Induced After-Death Communication by Michael Tymn and http://www.induced-adc.com


Michael Tymn:

http://rationalwiki.org/wiki/Michael_E._Tymn

Remote viewing is another application of psychic abilities that we see in our society. There are a number of commercial enterprises that provide remote viewing services and offer classes in remote viewing. To learn more about remote viewing read "Remote Viewing - the Real Story" by Ingo Swann:
http://www.biomindsuperpowers.com/Pages/2.html


Ingo Swann:

http://rationalwiki.org/wiki/Ed_Dames

Ingo Swann is a fraud and makes claims like these:

Ufology[edit]

Swann was a supporter of ufology and Saucer Smear. Swann, writing "in appreciation of 'Saucer Smear' and its Esteemed Editor", wrote that "although many of its readers might view 'Saucer Smear' merely as a droll ufology gossip rag, in the larger picture it is rather more accurately a profound 'window' opening up onto the sociology of ufology. Therefore its cumulative issues constitute a precious historical archive."[50]

In his 1998 autobiography Penetration: The Question of Extraterrestrial and Human Telepathy, Swann described his work with individuals in an unknown agency who study extraterrestrials, his remote viewing of a secret E.T. base on the hidden side of the moon and his "shocking" experience with a sexy scantily dressed female E.T. in a Los Angeles supermarket. He concludes that extraterrestrials are living on earth in humanoid bodies. A friend warned him that there are many extraterrestrials, that many are "bio-androids", and that they are aware their only foes on earth are psychics. While Swann and an individual known as "Mr. Axelrod" were secretly watching a UFO appear and suck up the water of a lake, they were discovered and attacked by the UFO. Swann was injured but was dragged to safety by his colleagues.[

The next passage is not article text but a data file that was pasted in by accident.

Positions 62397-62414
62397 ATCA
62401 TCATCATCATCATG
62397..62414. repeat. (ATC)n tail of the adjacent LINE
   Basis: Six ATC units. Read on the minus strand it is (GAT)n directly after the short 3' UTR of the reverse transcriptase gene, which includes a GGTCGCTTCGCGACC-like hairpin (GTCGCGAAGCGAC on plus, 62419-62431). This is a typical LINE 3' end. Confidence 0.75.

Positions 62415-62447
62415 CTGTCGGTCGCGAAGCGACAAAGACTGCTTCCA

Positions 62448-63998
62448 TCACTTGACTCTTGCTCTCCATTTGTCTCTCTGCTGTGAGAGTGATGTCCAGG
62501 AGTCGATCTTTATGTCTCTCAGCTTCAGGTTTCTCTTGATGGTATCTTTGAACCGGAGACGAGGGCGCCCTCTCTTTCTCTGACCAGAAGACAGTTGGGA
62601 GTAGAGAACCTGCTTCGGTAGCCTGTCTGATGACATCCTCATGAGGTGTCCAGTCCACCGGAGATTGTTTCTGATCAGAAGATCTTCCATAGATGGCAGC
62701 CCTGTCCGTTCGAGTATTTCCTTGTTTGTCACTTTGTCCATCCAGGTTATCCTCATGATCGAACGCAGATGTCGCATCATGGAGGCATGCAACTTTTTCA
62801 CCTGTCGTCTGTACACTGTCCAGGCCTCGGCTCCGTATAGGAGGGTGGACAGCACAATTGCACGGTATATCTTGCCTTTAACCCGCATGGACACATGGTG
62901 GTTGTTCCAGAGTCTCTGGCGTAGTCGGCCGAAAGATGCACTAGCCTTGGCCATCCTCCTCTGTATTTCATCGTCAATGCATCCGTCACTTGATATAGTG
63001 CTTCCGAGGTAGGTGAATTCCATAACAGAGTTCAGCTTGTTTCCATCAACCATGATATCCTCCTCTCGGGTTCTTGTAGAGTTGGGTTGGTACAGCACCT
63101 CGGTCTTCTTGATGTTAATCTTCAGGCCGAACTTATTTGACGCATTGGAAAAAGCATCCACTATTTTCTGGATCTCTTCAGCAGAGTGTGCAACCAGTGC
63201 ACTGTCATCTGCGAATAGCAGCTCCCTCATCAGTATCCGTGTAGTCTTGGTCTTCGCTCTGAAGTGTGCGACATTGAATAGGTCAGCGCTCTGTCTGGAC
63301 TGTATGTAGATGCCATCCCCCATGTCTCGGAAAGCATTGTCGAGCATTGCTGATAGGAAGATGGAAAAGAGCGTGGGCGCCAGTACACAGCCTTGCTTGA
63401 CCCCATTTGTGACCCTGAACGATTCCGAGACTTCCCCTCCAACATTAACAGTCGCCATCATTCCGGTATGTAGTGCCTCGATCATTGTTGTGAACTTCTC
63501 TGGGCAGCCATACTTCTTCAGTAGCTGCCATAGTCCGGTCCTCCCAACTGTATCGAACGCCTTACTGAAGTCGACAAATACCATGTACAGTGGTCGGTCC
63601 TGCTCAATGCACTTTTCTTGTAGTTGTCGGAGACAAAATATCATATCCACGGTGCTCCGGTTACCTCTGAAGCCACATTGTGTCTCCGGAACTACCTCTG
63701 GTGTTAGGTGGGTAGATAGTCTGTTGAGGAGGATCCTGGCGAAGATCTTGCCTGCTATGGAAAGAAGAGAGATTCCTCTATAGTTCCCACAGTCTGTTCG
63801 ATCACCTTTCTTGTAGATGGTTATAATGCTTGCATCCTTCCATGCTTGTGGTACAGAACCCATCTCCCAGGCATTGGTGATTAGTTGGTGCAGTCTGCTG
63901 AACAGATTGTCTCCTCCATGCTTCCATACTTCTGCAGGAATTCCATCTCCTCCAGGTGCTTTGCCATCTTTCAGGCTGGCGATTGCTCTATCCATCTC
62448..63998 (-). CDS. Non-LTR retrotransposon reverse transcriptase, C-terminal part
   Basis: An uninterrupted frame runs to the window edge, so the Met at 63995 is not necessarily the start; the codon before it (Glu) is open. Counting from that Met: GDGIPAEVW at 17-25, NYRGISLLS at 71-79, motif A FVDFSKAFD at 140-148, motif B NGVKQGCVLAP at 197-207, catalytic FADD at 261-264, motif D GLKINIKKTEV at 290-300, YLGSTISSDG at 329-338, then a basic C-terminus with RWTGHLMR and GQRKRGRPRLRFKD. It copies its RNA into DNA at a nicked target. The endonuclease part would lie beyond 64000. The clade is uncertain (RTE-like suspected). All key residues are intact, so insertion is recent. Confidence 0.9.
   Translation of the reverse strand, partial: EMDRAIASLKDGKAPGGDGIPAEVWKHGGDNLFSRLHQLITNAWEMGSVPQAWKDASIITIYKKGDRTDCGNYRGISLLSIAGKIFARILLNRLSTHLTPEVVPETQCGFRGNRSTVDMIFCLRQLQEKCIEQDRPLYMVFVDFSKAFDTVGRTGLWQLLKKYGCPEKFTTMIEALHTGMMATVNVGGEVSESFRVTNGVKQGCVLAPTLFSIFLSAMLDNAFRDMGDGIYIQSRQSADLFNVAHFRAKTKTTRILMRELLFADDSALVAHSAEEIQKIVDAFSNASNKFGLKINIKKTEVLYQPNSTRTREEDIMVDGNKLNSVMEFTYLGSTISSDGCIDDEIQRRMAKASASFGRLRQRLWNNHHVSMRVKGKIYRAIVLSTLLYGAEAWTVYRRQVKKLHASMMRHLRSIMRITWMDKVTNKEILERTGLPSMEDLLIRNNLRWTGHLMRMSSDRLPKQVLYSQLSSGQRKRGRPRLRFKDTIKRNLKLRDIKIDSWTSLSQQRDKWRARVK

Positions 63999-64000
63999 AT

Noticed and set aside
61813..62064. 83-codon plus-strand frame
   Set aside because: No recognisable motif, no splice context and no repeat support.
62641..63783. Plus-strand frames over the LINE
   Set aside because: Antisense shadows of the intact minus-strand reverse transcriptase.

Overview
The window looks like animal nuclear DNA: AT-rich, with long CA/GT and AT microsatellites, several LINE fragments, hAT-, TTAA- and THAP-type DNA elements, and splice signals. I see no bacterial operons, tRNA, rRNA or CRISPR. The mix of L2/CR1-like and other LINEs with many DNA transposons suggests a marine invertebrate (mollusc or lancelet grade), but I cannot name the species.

Taken from: http://en.wikipedia.org/wiki/Ingo_Swann ... detectives

Playfair and Uri Geller, Playfair writes in chapter 17 "Whatever It Is" that many business leaders believe in ESP because they use it themselves. In chapter 9 of this book, Uri Geller describes some of the work he was hired to do by companies that paid him very large fees to use his psychic powers to locate oil and minerals. The book can be found on-line at:
http://site.uri-geller.com/en/books


Uri Geller:

http://en.wikipedia.org/wiki/Uri_Geller ... rformances or take a look at the skeptic dictionary about Uri Geller. Boy Geller is like a mummy of parapsychology and is a known fraud.

Police departments use psychics to help solve criminal investigations, as this article on the Canadian Broadcasting Corporation web site explains:

"Police in Nelson, B.C., have found the body of a young woman who disappeared last March, and they credit a local psychic for pointing them in the right direction."
http://www.cbc.ca/canada/story/2005/01/ ... 50127.html
More articles about Psychic Detectives can be found in the chapter News Stories About Spirits.


Answer: http://en.wikipedia.org/wiki/Psychic_de ... commentary

Laura Day:

http://www.skepdic.com/intuitive.html

Oh boy can people be really so stupid?

This is from me anyone can join this but many names mentioned there have been many times destroyed.
"Death Dies Hard." - Deathstars.

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Re: Skeptical fallacies (duh!!)

Postby Whitedude » Sat Sep 14, 2013 12:04 pm

The guy who owns that website is a well known troll, he uses countless sockpuppet names on the internet such as chs4o8pt, or yol9qjps, he posts as "anonymous" on the Mind-Energy skeptiko website. He is the same guy behind the name "Winstun Wu" an admitted diagnosed schizophrenic who owns a woo forum called Scientific Committee Exposing Pseudo-Skeptical Cynicism of the Paranormal.

http://rationalwiki.org/wiki/SCEPCOP

He spams his webpage "Skeptical Misdirection" all over the internet.

https://sites.google.com/site/chs4o8pt/ ... sdirection

Practically everything he has written has been a lie. He claims fraudulent mediums like Helen Duncan and Mina Crandon were genuine.

He claims Mina Crandon's "spirit guide" exposed Harry Houdini as a fraud :lol: